Sonic Reducer: Micro Reviews Of Versions, I'm Rich Beyond Your Wildest Dreams And Factory Floor

Sonic Reducer: Micro Reviews Of Versions, I'm Rich Beyond Your Wildest Dreams And Factory Floor

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As I awaited Versions, Zola Jesus’ symphonic vox and orchestral pop sensibility were never in question. JG Thirlwell aka Clint Ruin was orchestrating this redux release, though. Thirlwell’s wide-ranging musical prowess as a composer and producer is often underestimated—even by me—because of his association with post-punk outfit Foetus. Can two such cult-superstars successfully collaborate? In Jesus’ and Thirlwell’s case, yes, yes, a thousand times yes. His emotive string-centric arrangements neither compete with nor overshadow her voice but somehow remain at the forefront. Versions finds both artists in their prime, and the resulting album is a must-listen for fans of either (or neither) artist. “Run Me Out,” “Night” and “Hikikomori” are standout revisionings. (Samantha Anne Carrillo)

Diarrhea Planet I'm Rich Beyond Your Wildest Dreams (Infinity Cat Recordings)

When it comes to self-proclaimed punk rock, I’m old-school and shallow. If you’re gonna have a childishly controversial name, like Nashville’s Diarrhea Planet, then play the short, snotty screeds to back it up. Your music needs to either make me laugh or make my cat run from the room, not think that you were imitating the Queers (“Separations,” “Hammer of the Gods”) in between bong hits and rounds of Rock Band in the rumpus room. I want you obnoxious, not cranking out halfway-decent Weezer knockoffs (“The Sound of my Ceiling Fan,” “Kids”). Is this metal-washed pop-punk, though? Absolutely, and reminiscent of fellow not-really-punk Nashvillians/Infinity Cat label founders JEFF The Brotherhood. So ignore the stupid name and enjoy. (M. Brianna Stallings)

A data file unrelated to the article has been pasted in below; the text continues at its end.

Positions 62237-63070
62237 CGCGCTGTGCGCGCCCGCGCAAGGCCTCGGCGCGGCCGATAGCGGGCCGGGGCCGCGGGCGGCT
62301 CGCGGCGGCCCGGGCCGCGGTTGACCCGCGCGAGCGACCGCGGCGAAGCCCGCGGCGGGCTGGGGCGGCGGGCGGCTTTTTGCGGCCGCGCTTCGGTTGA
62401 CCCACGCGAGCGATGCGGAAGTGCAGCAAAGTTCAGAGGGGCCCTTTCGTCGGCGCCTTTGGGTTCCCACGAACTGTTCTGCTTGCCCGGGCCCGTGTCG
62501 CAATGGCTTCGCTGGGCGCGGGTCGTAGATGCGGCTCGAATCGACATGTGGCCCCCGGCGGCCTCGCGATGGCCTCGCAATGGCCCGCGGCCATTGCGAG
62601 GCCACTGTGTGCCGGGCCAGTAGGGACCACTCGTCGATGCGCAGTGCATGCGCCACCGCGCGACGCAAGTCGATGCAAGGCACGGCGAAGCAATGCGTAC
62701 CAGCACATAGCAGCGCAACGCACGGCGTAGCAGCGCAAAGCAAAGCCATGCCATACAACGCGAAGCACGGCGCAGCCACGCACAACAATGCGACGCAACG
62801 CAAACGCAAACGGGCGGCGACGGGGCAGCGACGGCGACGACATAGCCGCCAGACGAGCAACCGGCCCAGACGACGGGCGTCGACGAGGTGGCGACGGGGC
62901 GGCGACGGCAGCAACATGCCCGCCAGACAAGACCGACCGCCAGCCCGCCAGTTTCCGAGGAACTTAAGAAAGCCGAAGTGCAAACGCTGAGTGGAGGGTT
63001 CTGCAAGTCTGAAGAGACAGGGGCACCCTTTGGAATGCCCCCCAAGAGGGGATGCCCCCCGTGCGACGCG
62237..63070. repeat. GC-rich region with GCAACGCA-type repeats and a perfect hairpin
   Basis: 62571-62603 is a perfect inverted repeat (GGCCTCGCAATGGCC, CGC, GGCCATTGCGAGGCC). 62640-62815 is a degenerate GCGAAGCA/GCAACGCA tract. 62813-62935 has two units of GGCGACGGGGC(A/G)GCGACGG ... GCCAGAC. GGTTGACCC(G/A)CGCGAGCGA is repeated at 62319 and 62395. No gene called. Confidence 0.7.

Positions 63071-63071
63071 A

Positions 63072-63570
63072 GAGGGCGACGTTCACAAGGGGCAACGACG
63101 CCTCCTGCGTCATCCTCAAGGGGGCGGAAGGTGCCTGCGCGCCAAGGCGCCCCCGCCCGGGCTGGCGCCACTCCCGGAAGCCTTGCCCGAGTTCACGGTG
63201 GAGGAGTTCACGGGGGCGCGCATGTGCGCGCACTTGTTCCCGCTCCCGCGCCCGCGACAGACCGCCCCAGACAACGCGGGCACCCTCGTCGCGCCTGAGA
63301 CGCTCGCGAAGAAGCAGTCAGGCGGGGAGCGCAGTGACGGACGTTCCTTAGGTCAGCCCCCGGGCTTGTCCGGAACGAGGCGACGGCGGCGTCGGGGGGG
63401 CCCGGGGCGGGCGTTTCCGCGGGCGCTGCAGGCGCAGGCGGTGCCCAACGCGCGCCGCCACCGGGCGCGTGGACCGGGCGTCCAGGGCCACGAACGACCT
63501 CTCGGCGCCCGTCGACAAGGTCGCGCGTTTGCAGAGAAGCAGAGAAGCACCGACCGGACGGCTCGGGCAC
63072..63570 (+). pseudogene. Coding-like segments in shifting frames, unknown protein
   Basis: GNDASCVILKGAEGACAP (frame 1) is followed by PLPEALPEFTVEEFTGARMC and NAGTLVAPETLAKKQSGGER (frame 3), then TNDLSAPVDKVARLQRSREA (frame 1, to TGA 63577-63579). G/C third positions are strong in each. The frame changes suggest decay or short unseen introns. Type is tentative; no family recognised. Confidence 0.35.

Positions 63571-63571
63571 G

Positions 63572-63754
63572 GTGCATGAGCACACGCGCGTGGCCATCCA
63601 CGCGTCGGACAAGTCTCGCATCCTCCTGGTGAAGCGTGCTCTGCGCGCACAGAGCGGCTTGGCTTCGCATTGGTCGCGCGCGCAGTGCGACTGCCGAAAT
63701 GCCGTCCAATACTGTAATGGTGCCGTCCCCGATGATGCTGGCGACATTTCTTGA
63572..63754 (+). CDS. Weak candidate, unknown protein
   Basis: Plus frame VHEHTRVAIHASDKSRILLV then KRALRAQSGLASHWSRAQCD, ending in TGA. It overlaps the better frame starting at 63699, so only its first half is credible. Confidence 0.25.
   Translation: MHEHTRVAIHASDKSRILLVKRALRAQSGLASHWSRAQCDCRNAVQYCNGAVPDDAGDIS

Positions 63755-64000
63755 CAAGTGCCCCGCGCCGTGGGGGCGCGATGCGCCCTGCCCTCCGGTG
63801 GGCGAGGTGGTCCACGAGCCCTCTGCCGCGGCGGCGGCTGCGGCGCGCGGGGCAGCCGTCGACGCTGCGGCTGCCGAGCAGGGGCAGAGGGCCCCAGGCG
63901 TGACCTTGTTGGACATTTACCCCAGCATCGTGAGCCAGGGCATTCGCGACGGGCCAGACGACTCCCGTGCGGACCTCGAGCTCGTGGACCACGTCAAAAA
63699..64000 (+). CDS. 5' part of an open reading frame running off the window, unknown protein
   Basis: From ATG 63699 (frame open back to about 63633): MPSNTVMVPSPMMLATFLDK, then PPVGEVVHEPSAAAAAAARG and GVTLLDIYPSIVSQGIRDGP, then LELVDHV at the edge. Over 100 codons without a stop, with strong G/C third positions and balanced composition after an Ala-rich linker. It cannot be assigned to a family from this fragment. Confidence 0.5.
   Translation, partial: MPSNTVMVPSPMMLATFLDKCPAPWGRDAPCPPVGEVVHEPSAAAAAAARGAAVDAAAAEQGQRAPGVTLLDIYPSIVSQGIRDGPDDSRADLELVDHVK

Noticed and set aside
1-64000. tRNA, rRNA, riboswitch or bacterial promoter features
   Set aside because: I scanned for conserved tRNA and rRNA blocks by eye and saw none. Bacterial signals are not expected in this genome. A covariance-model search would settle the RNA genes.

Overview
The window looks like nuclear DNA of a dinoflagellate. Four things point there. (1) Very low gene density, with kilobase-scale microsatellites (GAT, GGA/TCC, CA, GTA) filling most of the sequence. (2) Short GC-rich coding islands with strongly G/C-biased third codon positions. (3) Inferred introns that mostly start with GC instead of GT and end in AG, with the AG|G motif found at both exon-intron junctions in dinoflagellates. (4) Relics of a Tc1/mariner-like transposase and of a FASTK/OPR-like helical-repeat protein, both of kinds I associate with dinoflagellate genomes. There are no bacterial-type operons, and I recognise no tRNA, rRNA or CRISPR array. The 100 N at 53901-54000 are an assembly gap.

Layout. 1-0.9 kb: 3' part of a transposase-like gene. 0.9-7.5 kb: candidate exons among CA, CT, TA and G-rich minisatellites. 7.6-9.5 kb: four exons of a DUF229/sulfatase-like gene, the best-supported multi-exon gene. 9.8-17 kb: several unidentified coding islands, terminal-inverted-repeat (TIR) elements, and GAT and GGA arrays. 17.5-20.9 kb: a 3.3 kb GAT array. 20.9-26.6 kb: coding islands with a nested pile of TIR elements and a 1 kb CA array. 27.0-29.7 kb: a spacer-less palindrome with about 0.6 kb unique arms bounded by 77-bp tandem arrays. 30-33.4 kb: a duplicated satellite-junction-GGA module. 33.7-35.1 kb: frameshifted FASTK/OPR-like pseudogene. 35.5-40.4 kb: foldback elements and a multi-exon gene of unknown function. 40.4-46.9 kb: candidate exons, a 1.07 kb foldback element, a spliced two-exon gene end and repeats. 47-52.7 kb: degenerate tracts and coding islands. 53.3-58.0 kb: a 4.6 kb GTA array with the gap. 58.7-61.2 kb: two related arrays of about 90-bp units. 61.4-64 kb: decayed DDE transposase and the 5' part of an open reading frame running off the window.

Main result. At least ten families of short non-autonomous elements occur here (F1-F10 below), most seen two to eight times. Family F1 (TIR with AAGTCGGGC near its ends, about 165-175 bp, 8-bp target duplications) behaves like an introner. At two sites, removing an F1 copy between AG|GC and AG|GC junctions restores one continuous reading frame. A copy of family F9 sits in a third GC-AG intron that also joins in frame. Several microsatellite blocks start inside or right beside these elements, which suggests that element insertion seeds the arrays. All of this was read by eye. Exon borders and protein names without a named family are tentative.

Factory Floor Factory Floor (DFA Records)

This wasn’t the album I expected. As a rabid fan of Factory Floor’s 2010 untitled release, I guess I was anticipating more of a “Lying,” “16-16-9-20-1-14-9-7” and “A Wooden Box” vibe. Nevertheless, Factory Floor’s self-titled full-length is a thoroughly post-industrial treat. “Fall Back” is the undisputed single, with its relentless beat, sybaritic vox and artful transitions. So this isn’t the record I wanted the London-based trio to create, but it’s an engaging and dance floor-ready collection, charmingly interspersed with experimentalism—see “One” and “Three”—and if Factory Floor’s overall BPM doesn’t raise your resting temperature, you’re not playing it loud enough … or dancing hard enough. (Samantha Anne Carrillo)

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